On September 24th, 1963 John F. Kennedy visited Milford, PA – the first day of a 10-day tour celebrating conservation in America – and only two months before his assassination; it was during this tour that the President announced his upcoming visit to Dallas, Texas. He arrived in Milford to accept a 102-acre portion of the Grey Towers estate, dedicated that autumn day as home for the Pinchot Institute for Conservation, donated to the United States Forest Service as a public center for education and studies in environmental and natural resource policy. Three years later, Grey Towers was designated a National Historic Landmark.

Greeting the President on that day was Mary Pinchot Meyer, an American socialite, painter, former wife of Central Intelligence Agency official Cord Meyer and intimate friend of United States president John F. Kennedy, who was often noted for her desirable physique and social skills.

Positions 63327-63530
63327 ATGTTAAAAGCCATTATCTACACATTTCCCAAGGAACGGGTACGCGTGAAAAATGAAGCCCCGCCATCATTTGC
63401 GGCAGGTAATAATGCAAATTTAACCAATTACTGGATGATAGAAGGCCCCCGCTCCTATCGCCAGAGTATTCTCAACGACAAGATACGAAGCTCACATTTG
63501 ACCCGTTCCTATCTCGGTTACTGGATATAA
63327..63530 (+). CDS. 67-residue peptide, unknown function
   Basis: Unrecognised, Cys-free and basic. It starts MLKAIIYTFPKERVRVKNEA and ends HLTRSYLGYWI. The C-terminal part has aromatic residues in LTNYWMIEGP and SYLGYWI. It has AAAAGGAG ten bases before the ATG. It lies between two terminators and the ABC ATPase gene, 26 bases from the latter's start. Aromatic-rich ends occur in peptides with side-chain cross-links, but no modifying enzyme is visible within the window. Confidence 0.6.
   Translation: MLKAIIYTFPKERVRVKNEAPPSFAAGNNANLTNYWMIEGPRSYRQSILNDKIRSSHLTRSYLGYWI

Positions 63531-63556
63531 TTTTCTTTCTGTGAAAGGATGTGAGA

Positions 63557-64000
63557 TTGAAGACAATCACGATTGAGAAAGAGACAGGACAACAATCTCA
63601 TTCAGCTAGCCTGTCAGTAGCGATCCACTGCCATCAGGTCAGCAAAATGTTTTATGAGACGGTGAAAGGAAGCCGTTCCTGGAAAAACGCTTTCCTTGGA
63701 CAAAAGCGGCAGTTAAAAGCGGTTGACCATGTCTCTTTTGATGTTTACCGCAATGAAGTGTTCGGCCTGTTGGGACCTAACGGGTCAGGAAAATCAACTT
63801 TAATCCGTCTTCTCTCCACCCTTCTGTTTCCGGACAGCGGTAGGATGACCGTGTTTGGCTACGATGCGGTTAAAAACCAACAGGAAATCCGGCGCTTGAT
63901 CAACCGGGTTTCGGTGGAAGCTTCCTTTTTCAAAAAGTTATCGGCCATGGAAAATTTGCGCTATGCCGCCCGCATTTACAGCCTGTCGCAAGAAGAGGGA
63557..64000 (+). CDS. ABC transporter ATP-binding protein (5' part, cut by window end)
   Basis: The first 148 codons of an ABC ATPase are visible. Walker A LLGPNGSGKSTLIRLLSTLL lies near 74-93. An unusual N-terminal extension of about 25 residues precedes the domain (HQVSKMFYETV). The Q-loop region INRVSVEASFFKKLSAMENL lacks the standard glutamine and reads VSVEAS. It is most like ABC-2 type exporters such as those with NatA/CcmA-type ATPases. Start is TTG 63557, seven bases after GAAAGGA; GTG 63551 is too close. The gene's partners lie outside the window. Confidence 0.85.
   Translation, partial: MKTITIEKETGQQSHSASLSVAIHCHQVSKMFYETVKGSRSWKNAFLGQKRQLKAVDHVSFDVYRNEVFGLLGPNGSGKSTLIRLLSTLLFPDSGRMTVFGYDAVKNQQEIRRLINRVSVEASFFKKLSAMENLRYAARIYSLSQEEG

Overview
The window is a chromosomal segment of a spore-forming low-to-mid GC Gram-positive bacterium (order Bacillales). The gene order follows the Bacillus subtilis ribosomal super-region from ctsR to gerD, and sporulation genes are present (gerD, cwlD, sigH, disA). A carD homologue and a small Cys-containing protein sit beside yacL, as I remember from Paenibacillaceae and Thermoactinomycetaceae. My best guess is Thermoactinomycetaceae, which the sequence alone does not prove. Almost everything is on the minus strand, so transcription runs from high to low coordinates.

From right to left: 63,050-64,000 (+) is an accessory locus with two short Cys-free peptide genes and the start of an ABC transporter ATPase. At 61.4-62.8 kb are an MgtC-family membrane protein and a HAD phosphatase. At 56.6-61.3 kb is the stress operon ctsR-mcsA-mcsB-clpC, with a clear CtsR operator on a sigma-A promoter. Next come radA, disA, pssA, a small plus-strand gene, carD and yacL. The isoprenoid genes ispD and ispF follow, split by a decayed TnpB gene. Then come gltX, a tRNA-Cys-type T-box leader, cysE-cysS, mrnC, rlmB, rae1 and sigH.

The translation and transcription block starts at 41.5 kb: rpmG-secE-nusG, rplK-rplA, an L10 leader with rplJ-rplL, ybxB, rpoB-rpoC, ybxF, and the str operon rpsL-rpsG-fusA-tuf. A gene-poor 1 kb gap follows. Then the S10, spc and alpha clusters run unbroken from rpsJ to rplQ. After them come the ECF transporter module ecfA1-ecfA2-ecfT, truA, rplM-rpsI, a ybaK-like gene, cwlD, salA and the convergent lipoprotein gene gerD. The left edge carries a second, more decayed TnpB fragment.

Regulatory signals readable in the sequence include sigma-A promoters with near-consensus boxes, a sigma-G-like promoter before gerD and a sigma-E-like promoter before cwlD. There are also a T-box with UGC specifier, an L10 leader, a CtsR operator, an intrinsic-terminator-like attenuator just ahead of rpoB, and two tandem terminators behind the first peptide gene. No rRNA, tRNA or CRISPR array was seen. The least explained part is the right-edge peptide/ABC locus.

David Talbot, in his book Brothers, described Mary P. Meyer as: “…A free spirited blonde in her early forties, she was the product of the eccentric, blue-blooded Pinchot family. After divorcing the brainy, intense CIA propaganda master Cord Meyer, she had refashioned herself as a Georgetown bohemian, setting herself up as a painter in a studio behind the Bradlee’s N Street house.” “…They had met when they were both in prep school – the charming scrawny Choate senior had cut in on her while she was dancing with her date, William Atwood (who would later serve Kennedy on an important diplomatic mission), at a school dance in 1935. They met again in San Francisco after the war, when she accompanied her new husband to the United Nations founding conference, which Kennedy was covering for the Hearst papers. The two men took an instant dislike to each other, a mutual hostility that never faded away, even when the Meyers moved next door to Hickory Hill, which was first owned by Jack and his new bride before they sold it to Bobby and Ethel.”